RUBIN'S RUBES: Matt Taibbi's slapdown of the Obama Administration

In the December issue of Rolling Stone the journalist Matt Taibbi hits yet another grand slam exposing the murky world of Wall Street and Washington politics ("Obama's Big Sellout").  Taibbi provides a detailed and thoughtful analysis on the myriad connections between numerous Obama appointees and Robert Rubin, the Obama presidential campaign's economic advisor, and former Clinton Treasury Secretary who led the charge for the passage of the Gramm-Leach-Bliley Act of 1999, to create the megamerger that was to become Citigroup.

Rubin then left the Clinton Administration to lead Citigroup in their tumultuous downfall.

Below is a very brief synopsis of some of Taibbi's salient points.  Any and all remarks in parenthesis are mine, and should not be attributed to Taibbi's article.

I would heartily urge everyone to purchase this issue of Rolling Stone as the article is as rich in detailed information as it is in Taibbi's wonderful writing style!  The chart on page 46, "A Team of Rubins," is well worth the price of the magazine alone.

Near the beginning of the article, we learn that Michael Froman, Obama's fellow Harvard Law classmate and a high-level Citigroup executive, is tasked by Barry to select his economic team.  Froman's first choice, of course, is Jamie Rubin, Robert Rubin's son.

Taibbi explains how these appointees are connected to Robert Rubin by way of either having worked for him, or with him, at Goldman Sachs, the Clinton Administration, Rubin's Hamilton Project (a "think tank" within the Brookings Institute "think tank" -- working expressly on Rubin's concept of a free-market philsophy and financial deregulation), and Citigroup.

During this timeframe when Froman is selecting Obama's economic team, Citigroup has received $25 billion in T.A.R.P. funds, as well as receiving another $20 billion in cash from the government and its agreement to "charge the taxpayers up to $277 billion in losses" on Citi's toxic assets; the very same toxic assets (CDOs) that Rubin urged them to peddle.

The list of Rubin's Rubes follow:

TIMOTHY GEITHNER:  worked for Rubin during the Clinton Administration (Geithner's first position at the Treasury was with the George H.W. Bush administration; his first position on Wall Street was with Kissinger and Associates) and was head of the NY Federal Reserve Bank during the Citigroup "negotiations."

Position:  Treasury Secretary

LEWIS ALEXANDER: the former chief economist at Citigroup who worked for Rubin during the Clinton Administration.  While at Citigroup, Alexander wisely counseled them in 2007 that the housing crash was nothing to be concerned about.  (What, me worry?)

Position:  counselor to Treasury Secretary Timothy Geithner

GENE SPERLING:  worked for Rubin during the Clinton Administration.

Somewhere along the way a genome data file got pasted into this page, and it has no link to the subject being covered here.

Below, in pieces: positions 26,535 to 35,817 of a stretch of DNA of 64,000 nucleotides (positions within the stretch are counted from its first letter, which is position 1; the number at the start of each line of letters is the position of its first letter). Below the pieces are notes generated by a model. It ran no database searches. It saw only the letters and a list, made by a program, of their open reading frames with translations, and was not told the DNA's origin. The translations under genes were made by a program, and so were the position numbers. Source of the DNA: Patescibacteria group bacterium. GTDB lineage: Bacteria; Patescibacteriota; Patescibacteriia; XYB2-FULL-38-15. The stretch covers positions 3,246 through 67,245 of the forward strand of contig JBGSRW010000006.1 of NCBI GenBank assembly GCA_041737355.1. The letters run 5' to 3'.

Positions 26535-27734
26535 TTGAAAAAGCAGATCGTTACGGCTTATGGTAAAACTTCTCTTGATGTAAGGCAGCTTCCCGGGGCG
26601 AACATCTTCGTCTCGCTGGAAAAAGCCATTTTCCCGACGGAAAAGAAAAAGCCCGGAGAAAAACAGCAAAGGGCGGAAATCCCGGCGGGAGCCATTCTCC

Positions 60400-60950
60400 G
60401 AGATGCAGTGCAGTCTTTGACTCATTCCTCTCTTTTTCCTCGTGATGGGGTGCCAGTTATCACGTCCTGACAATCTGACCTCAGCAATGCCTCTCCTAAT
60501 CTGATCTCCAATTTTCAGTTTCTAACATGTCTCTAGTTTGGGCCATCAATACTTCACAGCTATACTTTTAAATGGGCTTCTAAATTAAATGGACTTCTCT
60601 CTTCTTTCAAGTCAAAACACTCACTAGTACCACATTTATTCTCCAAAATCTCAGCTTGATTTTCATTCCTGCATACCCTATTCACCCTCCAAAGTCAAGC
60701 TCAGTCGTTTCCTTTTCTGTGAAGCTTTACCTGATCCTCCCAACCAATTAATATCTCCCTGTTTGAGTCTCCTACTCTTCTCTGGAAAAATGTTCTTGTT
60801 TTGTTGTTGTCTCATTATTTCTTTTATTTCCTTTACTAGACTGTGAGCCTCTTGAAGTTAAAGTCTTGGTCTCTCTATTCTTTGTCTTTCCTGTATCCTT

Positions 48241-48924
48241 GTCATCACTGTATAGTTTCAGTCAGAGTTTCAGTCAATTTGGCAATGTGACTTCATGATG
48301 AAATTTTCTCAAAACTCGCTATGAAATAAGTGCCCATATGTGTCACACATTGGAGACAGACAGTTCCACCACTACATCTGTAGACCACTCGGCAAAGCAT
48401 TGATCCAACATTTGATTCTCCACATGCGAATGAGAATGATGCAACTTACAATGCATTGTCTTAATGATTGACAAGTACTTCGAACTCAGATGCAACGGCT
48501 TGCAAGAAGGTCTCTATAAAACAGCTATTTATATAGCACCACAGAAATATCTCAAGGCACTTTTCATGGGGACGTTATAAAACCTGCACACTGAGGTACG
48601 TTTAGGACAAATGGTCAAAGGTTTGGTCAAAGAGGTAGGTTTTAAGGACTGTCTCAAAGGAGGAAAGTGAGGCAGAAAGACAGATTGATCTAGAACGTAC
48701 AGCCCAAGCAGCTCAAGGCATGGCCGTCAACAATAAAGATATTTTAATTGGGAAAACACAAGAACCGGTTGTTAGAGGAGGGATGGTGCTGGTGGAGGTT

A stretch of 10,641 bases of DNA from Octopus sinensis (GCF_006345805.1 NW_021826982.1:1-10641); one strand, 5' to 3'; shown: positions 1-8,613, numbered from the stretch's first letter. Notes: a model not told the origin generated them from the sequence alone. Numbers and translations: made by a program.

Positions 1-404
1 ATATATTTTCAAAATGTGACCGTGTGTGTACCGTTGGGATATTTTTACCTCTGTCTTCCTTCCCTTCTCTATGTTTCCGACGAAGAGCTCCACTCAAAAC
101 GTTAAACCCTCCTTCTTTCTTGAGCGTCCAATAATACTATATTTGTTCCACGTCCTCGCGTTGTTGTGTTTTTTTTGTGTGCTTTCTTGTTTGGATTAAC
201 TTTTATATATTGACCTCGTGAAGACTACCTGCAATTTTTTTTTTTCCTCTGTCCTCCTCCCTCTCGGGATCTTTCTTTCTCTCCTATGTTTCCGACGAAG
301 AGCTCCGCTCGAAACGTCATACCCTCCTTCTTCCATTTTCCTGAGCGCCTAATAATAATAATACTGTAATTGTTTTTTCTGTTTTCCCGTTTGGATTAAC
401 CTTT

Position:  counselor to Treasury Secretary Timothy Geithner

LAEL BRAINARD: worked for Rubin during the Clinton Administration.

Position:  counselor to Treasury Secretary Timothy Geithner

LARRY SUMMERS:  worked for Rubin in the Clinton Treasury and Rubin's input was reported to have been important in the selection of Summers for the position of Harvard University president.

Position:  Director, National Economic Council

JASON FURMAN:  worked for Rubin, both during the Clinton Administration and was one of the directors at Rubin's Hamilton Project. 

Furman, an ardent supporter of NAFTA and other free-trade agreements, was the author of a pro-globalization report titled, "Walmart: A Progressive Success Story."

Position:  Deputy Director, National Economic Council

DIANA FARRELL:  worked for Rubin at Goldman Sachs.  Farrell is with McKinsey Global Institute and was an author of their notorious report proclaiming the profitability of offshoring jobs.  The study began with the assumption that it is profitable to offshore jobs, and ended with the conclusion that it is profitable to offshore jobs; long on fantasy, short on hard data!

(Farrell was also the editor on the book titled "Offshoring," which was highly favorable to labor arbitrage, i.e., the dismantling of the middle class and working class).

Position:  Deputy Director, National Economic Council

MICHAEL FROMAN:  Froman, who continued to work for Citigroup during the selection process, finally separated from them to stay on as both the international finance adviser on the National Economic Council as well as the deputy national security adviser on the National Security Council.

DAVID LIPTON:  worked for Rubin at both Clinton's Treasury and at Citigroup.

Position:  also enjoys dual appointments to the National Economic Council and the National Security Council.

GARY GENSLER:  formerly with Goldman Sachs, he worked for Rubin during the Clinton Administration.  While there, Gensler, along with Rubin, staunchly supported the passage of the Commodity Futures Modernization Act of 2000, which acted to deregulate --- and kill any oversight and transparency --- of credit derivatives traded over electronic exchanges along with all oversight of credit default swaps.  (Can you say "economic meltdown certainty"?)